The Heart and Stroke Foundation convened a panel of experts to review the evidence on saturated fat and gave a straightforward advice. The group released its new position statement
- ‘Eating fat makes you fat’, idea debunked: Fat is not our ENEMY, what’s more important is to focus on the type of fat we consume. Choose heart-healthy fats such as monounsaturated fats and polyunsaturated fats from nuts, fish and plant-based vegetable oils. Focus on the whole diet, not specific nutrients. Saturated fats found in meat, eggs and dairy should not exceed above about 10 per cent. Avoid harmful artificial trans fats, used to hydrogenate vegetable oils into a solid such as those used in shortening, because they raise the risk of heart disease, increase bad cholesterol levels and reduce good cholesterol levels.
- Superfood status for fruits and vegetables overvalued, dietitian says: Avoid getting carried away with the idea of “superfoods” in general, which usually is a marketing gimick. “Don’t overdo the ‘supefoods’ and leave out other fruits and vegetables. Try to include a variety of different fruits and vegetables for vitamins and nutrients. Powerhouse fruits and vegetables (PFV), foods are most strongly associated with reduced chronic disease risk, and are described as green leafy, yellow/orange, citrus, and cruciferous items.
- Food cravings engineered by industry: The top scientists involved in the largest companies work amazingly (math and science) to find the very perfect amount of salt, sugar and fat that should go in their products that will send us over the moon, and will send their products flying off the shelves and have us buy more, eat more and … help them make more money for us. In the words of Bruce Bradley, a former food industry executive who spent 15 years working at General Mills, Pillsbury and Nabisco, and ran some common food brands including Honey Nut Cheerios and Hamburger Helper “What we eat and drink from a lot of these big food and beverages companies isn’t that good for us and we should reconsider it. These products are designed to keep you coming back to eat more and more and more. They’re trying to increase their share of your stomach.” The company’s researchers have learned to study their products, fiddle with the formulas until they hit that very perfect spot of just enough and not too much sugar to create what they call the bliss point.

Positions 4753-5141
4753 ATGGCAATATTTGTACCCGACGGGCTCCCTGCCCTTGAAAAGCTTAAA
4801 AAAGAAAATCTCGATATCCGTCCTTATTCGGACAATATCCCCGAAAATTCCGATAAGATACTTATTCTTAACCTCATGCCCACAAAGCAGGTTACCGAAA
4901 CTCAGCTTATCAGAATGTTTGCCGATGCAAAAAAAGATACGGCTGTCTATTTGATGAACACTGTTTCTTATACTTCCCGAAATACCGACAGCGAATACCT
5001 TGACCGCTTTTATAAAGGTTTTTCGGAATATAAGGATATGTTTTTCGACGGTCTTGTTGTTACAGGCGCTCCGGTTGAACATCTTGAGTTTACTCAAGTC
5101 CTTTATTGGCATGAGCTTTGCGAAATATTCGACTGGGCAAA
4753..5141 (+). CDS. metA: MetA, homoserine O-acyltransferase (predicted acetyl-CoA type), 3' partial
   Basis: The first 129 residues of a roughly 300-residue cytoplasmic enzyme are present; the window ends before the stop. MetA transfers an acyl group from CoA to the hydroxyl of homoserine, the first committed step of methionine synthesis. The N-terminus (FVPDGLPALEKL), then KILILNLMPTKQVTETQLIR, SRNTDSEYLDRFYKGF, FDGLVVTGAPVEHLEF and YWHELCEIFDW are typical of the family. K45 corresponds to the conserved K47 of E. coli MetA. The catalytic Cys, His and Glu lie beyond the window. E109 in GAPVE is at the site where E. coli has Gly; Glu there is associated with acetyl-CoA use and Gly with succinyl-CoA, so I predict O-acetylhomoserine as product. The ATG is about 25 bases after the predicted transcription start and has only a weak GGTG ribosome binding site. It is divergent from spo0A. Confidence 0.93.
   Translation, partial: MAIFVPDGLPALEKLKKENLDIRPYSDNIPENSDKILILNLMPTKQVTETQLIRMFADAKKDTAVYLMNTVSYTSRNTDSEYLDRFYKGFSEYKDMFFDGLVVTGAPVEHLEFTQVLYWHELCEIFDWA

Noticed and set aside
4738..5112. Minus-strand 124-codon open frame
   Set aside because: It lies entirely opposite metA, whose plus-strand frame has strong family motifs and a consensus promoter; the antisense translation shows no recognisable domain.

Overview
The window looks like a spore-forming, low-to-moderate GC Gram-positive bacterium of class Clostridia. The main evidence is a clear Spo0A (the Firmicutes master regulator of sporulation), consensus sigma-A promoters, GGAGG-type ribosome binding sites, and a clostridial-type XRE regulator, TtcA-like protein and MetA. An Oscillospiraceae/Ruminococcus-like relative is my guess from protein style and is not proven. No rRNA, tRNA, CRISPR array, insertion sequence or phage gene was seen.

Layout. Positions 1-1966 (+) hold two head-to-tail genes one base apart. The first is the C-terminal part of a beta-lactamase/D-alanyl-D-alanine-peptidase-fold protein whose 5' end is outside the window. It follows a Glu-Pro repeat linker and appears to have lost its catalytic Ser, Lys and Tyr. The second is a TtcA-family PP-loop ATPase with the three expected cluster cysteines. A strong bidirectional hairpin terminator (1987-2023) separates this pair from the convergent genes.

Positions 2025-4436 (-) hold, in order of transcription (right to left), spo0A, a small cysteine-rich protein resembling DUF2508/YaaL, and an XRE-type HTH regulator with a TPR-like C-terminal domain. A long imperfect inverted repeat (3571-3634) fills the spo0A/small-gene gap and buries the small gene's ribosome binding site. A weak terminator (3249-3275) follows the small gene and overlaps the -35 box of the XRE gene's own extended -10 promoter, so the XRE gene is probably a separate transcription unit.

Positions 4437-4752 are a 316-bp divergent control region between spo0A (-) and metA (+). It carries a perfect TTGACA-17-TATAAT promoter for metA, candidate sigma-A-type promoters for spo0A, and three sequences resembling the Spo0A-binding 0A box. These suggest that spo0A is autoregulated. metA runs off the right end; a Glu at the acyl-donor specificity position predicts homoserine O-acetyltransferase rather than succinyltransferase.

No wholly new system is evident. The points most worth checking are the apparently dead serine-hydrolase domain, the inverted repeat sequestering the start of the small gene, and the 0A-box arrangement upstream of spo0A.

It’s time to get back to basics:
- Cook from scratch at home as much as possible with whole ingredients.
- Teach children and young people how to cook, including through home economics classes in school.
- Pay attention to portion sizes.
- Eat a healthy, balanced diet with a variety of natural and whole foods.
- Eat fewer highly processed foods such as sugary drinks, sweets, salty snacks and processed meats with many ingredients, additives and preservatives. Examples of ultra-processed foods include soft drinks, packaged fruit juices, cookies, ice cream, salty snacks, ready meals and bottled sauces.